Data from over 210,000 people showed that five or more servings of nuts a week were associated with a 14% lower risk of cardiovascular disease (CVD) and a 20% lower risk of coronary heart disease (CHD), compared to no or nearly no nut consumption.
The study, published in the Journal of the American College of Cardiology, adds to the ever growing body of science supporting the health benefits of nuts, and breaks down the potential benefits between specific types of nuts – tree nuts, walnuts, peanuts, and peanut butter – with major cardiovascular events. The authors noted that peanuts were included because they have a similar fatty acid and nutrient profile as other nuts.
“Our findings support recommendations of increasing the intake of a variety of nuts, as part of healthy dietary patterns, to reduce the risk of chronic disease in the general populations,” said Marta Guasch-Ferré, PhD, lead author of the study and research fellow at the department of nutrition at Harvard T.H. Chan School of Public Health.
Dr Guasch-Ferré and her co-workers pooled data from the Nurses’ Health Study, the Nurses’ Health Study II, and the Health Professionals Follow-Up Study. Nut consumption was assessed using food frequency questionnaires at the start of each study and updated every four years.
In total, 14,136 cardiovascular disease cases, including 8,390 coronary heart disease cases and 5,910 stroke cases were documented.
After crunching the numbers, the researchers found that eating walnuts one or more times per week was associated with a 19% lower risk of cardiovascular disease and 21% lower risk of coronary heart disease.
In addition, participants who ate peanuts or tree nuts two or more times per week had a 13% and 15% lower risk of cardiovascular disease, respectively, and a 15% and 23%, lower risk of coronary heart disease, respectively, compared to those who never consumed nuts (see figure below).
On the other hand, no links were observed for stroke and the consumption of all nuts, or peanut butter or tree nuts, said the researchers. However, a protective effect against stroke was observed for peanut and walnut consumption.
In an accompanying editorial comment, Emilio Ros, MD, PHD, of the Endocrinology and Nutrition service at the Hospital Clínic in Barcelona and investigator of CIBEROBN, a research network of Instituto de Salud Carlos III, Spain, confirmed that the consistency of the findings strongly suggests an association between nut consumption and heart disease protection, but there is more to research.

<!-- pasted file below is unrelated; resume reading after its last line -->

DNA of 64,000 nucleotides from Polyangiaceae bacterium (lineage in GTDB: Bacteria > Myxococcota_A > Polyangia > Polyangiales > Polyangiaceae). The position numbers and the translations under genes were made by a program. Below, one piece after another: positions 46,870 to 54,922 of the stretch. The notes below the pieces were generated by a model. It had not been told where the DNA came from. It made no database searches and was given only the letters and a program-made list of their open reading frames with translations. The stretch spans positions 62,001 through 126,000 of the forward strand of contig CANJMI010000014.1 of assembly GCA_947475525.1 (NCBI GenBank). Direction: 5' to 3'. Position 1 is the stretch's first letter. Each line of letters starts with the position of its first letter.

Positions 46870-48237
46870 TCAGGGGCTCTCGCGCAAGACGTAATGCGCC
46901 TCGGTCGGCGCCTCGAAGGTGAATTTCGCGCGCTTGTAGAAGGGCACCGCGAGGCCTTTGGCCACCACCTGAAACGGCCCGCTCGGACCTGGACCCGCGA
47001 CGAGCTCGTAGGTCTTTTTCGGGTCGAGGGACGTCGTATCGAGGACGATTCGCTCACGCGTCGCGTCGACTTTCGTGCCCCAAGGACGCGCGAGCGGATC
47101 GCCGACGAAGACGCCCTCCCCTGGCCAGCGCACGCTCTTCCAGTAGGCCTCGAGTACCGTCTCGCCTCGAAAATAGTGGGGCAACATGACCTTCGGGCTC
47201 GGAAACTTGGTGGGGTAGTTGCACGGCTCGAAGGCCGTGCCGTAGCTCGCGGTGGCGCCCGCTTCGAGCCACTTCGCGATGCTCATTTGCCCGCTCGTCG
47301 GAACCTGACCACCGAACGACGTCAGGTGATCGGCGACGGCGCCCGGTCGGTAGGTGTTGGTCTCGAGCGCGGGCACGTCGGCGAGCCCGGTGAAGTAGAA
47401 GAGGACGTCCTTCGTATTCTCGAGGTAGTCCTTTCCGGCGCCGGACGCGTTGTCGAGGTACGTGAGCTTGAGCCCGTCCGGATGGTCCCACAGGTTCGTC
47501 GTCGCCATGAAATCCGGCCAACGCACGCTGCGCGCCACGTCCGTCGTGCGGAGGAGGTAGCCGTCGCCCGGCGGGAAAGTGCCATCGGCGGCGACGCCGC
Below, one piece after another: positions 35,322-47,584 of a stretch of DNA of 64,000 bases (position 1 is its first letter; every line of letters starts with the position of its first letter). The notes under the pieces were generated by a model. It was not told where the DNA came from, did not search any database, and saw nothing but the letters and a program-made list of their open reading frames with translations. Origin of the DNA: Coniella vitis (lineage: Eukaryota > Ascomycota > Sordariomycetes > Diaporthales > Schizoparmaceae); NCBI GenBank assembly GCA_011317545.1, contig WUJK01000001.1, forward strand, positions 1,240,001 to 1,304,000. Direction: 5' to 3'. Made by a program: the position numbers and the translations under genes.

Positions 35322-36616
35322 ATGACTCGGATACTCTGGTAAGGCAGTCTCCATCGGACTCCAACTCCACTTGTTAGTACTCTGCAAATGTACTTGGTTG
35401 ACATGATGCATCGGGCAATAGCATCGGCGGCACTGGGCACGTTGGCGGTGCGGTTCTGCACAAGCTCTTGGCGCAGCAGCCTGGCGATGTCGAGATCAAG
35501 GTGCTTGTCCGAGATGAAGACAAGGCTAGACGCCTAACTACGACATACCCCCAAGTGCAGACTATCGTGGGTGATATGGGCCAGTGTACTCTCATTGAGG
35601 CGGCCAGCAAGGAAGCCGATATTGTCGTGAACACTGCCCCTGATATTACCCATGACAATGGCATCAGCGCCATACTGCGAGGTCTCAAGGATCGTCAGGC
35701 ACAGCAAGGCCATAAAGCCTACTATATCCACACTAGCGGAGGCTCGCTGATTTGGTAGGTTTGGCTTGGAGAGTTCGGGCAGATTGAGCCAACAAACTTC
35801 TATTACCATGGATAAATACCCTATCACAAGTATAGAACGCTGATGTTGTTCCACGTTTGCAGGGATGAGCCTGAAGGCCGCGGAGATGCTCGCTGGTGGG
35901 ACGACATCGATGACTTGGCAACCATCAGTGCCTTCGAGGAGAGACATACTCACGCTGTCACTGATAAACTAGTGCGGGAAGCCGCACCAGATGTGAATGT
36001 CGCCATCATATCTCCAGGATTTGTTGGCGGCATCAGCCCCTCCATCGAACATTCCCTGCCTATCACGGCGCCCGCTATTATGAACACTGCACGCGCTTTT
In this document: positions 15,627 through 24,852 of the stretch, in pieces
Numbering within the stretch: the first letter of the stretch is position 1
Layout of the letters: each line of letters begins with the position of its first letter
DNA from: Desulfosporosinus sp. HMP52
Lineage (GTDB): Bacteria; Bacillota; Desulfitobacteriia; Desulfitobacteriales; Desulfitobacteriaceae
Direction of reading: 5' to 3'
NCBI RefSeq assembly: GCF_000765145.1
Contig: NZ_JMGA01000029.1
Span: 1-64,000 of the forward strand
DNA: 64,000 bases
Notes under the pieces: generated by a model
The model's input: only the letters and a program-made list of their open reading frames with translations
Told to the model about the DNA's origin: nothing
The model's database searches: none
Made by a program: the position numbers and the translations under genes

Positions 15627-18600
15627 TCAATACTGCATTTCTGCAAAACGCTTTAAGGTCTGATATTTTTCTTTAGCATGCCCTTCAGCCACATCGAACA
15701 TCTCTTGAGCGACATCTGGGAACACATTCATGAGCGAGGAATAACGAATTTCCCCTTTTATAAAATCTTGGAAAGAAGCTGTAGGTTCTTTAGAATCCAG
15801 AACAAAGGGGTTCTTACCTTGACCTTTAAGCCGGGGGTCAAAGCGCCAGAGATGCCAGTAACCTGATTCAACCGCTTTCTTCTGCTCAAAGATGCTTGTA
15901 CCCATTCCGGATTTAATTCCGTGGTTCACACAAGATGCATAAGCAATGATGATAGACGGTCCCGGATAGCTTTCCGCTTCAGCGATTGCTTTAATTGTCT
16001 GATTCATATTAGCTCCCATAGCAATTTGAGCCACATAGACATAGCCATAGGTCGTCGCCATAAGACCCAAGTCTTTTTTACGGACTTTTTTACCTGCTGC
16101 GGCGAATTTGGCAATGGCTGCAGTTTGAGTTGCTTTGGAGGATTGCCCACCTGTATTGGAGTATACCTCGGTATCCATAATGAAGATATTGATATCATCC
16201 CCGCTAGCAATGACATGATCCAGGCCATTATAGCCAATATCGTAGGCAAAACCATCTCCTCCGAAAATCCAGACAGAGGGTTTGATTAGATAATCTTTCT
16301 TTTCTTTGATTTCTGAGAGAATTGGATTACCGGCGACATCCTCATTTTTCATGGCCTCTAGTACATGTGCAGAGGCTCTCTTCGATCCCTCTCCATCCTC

“Ideally, further investigations should test the effects of long-term consumption of nuts supplemented into the usual diet on hard cardiometabolic events,” Ros said. “In the meantime, raw nuts, if possible unpeeled and otherwise unprocessed, may be considered as natural health capsules that can be easily incorporated into any heart-protective diet to further cardiovascular well-being and promote healthy aging.”
Nut production (see below) and consumption in the US has been on the increase over the years. According to the US Centers for Disease Control and Prevention (CDC), almost four in every 10 US adults consumed nuts on a given day in 2009–2010.
The FDA approved a qualified health claim in 2003 that stated: “scientific evidence suggests, but does not prove, that eating 1.5 ounces per day of most nuts as part of a diet low in saturated fat and cholesterol may reduce the risk of heart disease.”
Source: Journal of the American College of Cardiology
November 2017, Volume 70, Issue 20, doi: 10.1016/j.jacc.2017.09.035
“Nut Consumption and Risk of Cardiovascular Disease”
Authors: M. Guasch-Ferré et al.
Editorial: Journal of the American College of Cardiology
November 2017, Volume 70, Issue 20, doi: 10.1016/j.jacc.2017.09.1082
“Eat Nuts, Live Longer”
Author: E. Ros